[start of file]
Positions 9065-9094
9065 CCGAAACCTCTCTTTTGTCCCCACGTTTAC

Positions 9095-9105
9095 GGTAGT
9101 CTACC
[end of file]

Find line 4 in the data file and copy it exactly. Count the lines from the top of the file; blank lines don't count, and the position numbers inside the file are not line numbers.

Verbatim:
9095 GGTAGT